On the economics of energy consumption in 4G networks: the case of Spain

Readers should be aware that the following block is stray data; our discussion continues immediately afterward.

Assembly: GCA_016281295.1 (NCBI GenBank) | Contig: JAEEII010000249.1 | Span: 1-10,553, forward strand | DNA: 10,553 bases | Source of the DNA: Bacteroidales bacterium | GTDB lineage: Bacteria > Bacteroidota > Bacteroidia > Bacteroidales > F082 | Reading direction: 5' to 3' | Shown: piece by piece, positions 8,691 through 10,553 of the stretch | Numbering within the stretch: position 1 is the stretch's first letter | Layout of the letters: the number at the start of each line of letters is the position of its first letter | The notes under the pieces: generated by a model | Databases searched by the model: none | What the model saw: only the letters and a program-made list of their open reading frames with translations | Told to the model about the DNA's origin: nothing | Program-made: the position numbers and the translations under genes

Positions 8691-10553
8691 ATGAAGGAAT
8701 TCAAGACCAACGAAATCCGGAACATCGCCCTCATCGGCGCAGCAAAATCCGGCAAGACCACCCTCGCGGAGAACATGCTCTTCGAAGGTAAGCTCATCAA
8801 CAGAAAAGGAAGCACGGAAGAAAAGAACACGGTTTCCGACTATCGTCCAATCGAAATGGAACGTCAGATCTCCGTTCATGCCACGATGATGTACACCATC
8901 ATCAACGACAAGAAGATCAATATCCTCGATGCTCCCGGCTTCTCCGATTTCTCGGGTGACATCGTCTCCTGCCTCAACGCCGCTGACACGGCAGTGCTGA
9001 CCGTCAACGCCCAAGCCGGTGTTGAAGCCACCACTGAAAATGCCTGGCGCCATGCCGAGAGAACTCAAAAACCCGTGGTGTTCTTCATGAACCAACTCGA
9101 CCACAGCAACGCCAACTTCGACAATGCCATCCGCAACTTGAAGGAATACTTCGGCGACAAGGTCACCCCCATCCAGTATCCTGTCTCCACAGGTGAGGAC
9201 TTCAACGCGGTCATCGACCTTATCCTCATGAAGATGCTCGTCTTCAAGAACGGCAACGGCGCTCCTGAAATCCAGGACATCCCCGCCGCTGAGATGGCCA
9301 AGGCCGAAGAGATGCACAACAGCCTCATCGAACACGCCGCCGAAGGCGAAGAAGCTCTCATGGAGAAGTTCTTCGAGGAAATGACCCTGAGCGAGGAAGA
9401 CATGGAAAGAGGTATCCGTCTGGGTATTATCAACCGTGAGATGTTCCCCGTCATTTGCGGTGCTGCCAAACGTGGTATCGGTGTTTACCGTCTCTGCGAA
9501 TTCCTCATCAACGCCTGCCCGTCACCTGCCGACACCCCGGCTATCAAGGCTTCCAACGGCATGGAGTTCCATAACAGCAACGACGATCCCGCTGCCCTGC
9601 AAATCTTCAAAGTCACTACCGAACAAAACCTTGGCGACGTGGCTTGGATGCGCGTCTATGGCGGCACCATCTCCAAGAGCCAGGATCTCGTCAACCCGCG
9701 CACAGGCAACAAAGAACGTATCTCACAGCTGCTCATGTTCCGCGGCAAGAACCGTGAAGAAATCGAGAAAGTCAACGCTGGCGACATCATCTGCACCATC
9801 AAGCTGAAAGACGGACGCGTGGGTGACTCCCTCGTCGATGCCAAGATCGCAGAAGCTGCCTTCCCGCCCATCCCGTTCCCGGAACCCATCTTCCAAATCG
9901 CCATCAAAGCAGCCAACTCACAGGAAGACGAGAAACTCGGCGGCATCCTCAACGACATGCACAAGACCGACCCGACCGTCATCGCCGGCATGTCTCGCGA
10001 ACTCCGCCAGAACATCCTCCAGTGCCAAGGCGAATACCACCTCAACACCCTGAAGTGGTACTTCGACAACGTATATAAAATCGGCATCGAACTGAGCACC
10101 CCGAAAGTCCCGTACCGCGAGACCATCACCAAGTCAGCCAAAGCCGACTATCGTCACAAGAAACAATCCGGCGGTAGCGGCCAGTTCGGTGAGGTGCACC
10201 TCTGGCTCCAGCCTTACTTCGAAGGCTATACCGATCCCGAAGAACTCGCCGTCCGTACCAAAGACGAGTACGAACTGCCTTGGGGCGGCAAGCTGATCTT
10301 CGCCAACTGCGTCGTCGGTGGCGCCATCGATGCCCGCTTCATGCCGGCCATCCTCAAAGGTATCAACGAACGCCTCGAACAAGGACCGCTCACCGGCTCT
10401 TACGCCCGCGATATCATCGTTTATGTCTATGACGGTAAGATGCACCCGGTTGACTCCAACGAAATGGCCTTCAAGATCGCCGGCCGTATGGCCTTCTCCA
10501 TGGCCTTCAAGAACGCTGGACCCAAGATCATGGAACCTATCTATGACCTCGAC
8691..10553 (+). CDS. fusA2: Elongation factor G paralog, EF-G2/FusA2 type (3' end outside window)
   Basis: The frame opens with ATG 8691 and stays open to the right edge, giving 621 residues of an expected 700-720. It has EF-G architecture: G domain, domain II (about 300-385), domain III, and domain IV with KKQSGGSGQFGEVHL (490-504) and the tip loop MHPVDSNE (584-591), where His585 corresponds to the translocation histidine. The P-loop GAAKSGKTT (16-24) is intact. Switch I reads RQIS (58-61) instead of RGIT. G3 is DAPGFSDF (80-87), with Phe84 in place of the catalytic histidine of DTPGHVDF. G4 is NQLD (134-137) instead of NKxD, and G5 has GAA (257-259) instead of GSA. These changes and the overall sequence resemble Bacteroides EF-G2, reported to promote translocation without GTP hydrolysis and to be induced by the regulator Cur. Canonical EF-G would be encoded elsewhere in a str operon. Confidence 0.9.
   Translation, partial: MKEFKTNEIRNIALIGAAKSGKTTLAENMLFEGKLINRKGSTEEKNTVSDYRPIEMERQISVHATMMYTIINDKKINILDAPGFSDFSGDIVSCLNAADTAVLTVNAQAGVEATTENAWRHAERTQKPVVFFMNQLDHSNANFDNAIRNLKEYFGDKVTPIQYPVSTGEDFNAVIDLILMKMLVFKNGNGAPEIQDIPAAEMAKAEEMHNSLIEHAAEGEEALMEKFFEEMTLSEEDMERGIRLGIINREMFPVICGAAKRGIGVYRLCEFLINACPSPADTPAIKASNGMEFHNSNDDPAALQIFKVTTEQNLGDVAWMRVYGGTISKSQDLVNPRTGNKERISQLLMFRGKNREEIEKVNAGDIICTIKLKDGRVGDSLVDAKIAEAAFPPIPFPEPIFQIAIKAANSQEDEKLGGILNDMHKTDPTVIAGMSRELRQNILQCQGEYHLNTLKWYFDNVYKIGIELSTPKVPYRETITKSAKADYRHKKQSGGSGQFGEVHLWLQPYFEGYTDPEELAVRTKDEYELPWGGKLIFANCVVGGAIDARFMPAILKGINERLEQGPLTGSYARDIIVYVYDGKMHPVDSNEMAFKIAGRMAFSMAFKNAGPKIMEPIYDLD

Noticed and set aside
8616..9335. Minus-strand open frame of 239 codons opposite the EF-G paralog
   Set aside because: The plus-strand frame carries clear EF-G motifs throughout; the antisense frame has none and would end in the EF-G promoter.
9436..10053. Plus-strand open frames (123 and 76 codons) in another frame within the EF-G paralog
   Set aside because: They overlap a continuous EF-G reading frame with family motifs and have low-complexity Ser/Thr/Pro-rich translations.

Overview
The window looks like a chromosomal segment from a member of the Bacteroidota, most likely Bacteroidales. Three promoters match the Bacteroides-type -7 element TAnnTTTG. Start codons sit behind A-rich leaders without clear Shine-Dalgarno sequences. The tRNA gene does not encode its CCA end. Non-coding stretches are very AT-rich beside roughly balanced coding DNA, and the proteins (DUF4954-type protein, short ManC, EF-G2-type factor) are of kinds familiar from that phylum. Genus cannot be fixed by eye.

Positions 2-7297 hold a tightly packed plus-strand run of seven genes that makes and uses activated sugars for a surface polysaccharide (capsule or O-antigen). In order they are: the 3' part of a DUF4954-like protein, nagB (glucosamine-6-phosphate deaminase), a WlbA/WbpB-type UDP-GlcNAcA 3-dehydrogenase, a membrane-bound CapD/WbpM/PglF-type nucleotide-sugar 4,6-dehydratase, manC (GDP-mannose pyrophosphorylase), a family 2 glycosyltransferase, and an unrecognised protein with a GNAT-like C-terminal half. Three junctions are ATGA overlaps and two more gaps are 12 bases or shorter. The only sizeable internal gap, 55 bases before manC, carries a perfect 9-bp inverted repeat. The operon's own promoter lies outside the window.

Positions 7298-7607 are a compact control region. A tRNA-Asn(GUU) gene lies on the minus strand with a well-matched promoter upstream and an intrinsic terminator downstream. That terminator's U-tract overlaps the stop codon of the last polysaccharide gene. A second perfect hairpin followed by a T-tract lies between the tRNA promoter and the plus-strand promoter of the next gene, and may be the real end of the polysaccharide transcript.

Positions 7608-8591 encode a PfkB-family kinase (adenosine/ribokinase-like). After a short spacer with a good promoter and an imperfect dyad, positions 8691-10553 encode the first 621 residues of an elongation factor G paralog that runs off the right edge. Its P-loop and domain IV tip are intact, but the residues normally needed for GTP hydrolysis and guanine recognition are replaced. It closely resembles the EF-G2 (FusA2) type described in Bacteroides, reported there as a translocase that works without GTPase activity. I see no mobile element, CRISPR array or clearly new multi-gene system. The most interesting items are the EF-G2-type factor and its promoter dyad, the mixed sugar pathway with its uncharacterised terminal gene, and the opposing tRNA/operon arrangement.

Reducing energy consumption is one of the main challenges in most countries. For example, European Member States agreed to reduce greenhouse gas (GHG) emissions by 20% in 2020 compared to 1990 levels (EC 2008). Considering each sector separately, ICTs account nowadays for 2% of total carbon emissions. This percentage will increase as the demand of communication services and applications steps up. At the same time, the expected evolution of ICT-based developments - smart buildings, smart grids and smart transportation systems among others - could result in the creation of energy-saving opportunities leading to global emission reductions (Labouze et al. 2008), although the amount of these savings is under debate (Falch 2010). The main development required in telecommunication networks ?one of the three major blocks of energy consumption in ICTs together with data centers and consumer equipment (Sutherland 2009) ? is the evolution of existing infrastructures into ultra-broadband networks, the so-called Next Generation Networks (NGN). Fourth generation (4G) mobile communications are the technology of choice to complete -or supplement- the ubiquitous deployment of NGN. The risk and opportunities involved in NGN roll-out are currently in the forefront of the economic and policy debate. However, the issue of which is the role of energy consumption in 4G networks seems absent, despite the fact that the economic impact of energy consumption arises as a key element in the cost analysis of this type of networks. Precisely, the aim of this research is to provide deeper insight on the energy consumption involved in the usage of a 4G network, its relationship with network main design features, and the general economic impact this would have in the capital and operational expenditures related with network deployment and usage.